- Indian diaspora abroad is booming more than ever before and their involvement in the countries development is evident
- The 14th edition of Pravasi Bharatiya Diwas or the Overseas Indian Day will be held in Bengaluru on 9th January 2017
- Gilgit-Balistan is the northern-most disputed territory of Pakistan and the Centre is currently discussing the proposal to call in diaspora from this area to the biennial event
August 29, 2016: A lot has been said on the good and bad coming out of Modi’s strategies to reach the Indian’s living abroad. However, no one can deny that various efforts have proved to be fruitful and we can see them in the form of Visa on arrival and 24*7 Helpline for NRI’s. Similarly, to propagate a feeling of unity, Indian government has been holding a festival to mark the contribution of Indians living abroad, called the Pravasi Bharatiya Diwas or the Overseas Indian Day. It’s celebrated since 2003 and the very first year saw 9,000 Indian’s coming from all around the world to Gujarat to show their support.
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Proposal to invite the diaspora from Gilgit-Baltistan
Gilgit-Balistan is the northern-most disputed territory of Pakistan and hence it’s only common to see some controversy when the Indian government discusses the proposal to call in diaspora from this area to the biennial event, Pravasi Bharatiya Diwas. The region was a part of Jammu and Kashmir, but has been under the direct control of Islamabad since November 4th, 1947 after Kashmir’s invasion by Pakistani Army . Gilgit-Baltistan is 6 times the size of Pok and is treated as a separate entity.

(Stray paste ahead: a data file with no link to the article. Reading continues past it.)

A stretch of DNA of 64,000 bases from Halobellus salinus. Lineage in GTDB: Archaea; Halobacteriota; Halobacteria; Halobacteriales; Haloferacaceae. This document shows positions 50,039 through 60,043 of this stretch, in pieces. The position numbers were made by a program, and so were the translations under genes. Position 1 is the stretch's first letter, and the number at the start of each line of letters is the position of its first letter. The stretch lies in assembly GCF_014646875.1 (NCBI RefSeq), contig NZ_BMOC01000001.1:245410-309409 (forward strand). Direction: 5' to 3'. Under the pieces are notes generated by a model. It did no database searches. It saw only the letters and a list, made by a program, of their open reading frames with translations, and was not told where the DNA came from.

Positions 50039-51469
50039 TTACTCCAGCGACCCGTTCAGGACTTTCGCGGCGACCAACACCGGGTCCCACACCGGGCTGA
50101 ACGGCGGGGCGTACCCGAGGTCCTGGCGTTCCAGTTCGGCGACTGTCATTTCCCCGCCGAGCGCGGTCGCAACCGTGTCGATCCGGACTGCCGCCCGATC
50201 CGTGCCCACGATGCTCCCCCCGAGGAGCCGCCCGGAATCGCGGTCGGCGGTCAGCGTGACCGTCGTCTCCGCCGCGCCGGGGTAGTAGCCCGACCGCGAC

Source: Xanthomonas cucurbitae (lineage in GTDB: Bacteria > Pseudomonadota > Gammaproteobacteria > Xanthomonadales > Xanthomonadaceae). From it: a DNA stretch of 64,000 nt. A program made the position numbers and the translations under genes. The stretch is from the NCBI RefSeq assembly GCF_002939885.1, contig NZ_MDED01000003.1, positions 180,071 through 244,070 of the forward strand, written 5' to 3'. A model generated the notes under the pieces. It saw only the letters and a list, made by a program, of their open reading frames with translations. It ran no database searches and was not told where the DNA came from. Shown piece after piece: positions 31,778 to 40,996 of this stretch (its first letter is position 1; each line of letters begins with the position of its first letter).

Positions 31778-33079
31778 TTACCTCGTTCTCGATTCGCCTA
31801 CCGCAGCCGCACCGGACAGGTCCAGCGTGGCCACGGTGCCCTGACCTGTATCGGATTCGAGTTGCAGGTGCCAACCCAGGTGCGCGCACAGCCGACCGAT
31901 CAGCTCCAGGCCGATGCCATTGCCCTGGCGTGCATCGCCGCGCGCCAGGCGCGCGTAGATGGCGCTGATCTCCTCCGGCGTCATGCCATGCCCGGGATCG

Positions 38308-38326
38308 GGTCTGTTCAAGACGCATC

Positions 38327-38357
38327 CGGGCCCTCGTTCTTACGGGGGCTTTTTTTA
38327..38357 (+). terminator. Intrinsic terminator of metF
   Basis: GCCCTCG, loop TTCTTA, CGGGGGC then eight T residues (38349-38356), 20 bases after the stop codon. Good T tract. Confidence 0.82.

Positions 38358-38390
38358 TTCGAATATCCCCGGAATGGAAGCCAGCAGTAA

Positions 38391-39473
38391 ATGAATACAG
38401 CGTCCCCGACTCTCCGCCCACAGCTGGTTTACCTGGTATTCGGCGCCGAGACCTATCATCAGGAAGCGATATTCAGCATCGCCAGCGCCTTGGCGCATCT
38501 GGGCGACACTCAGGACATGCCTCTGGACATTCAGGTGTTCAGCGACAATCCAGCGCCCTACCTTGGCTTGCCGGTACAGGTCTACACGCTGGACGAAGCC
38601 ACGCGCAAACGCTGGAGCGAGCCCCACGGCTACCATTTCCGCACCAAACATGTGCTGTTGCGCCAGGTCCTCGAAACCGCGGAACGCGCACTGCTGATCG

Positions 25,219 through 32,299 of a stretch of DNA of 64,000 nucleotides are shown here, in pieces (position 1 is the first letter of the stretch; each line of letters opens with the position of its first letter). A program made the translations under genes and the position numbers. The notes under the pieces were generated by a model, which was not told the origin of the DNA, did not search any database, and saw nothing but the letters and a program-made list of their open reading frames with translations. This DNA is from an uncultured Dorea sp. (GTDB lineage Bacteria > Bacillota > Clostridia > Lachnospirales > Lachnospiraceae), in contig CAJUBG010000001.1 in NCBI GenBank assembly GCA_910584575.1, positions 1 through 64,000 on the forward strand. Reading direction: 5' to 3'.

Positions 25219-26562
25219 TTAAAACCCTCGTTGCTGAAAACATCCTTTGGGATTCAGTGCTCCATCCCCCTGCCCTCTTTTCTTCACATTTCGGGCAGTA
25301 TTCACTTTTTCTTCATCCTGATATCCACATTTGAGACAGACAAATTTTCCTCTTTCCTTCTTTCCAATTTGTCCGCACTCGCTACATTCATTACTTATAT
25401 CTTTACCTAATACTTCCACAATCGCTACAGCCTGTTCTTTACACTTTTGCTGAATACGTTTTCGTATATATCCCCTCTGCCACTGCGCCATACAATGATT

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— Indian Diplomacy (@IndianDiplomacy) August 26, 2016
Motives behind the proposed action
This news comes in after PMO, addressed Gilgit-Baltistan and PoK on two separate occasions this month- during the Independence day speech and at the all-party meeting. The proposal is in accordance with the government’s diplomatic indication of presenting Pakistan-occupied-Kashmir and Gilgit-Baltistan as part of Jammu and Kashmir.
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Move to join in the diaspora from Gilgit-Baltistan who were previously engaged by Manmohan Singh’s government, can go either ways. The decision may lead to weakening ties with Pakistan or it could be viewed as an approach to hardline the position taken by Modi in New Delhi.
After 2006, the government’s engagement with the diaspora has been minimal. Hence, extending an invitation will address their presence and concerns about India’s ignorance. Additionally, this can be viewed as India standing up against the human rights violation in Pok, Gilgit-Baltistan and the infamous Balochistan.
– by Karishma Vanjani of NewsGram. Twitter: @BladesnBoots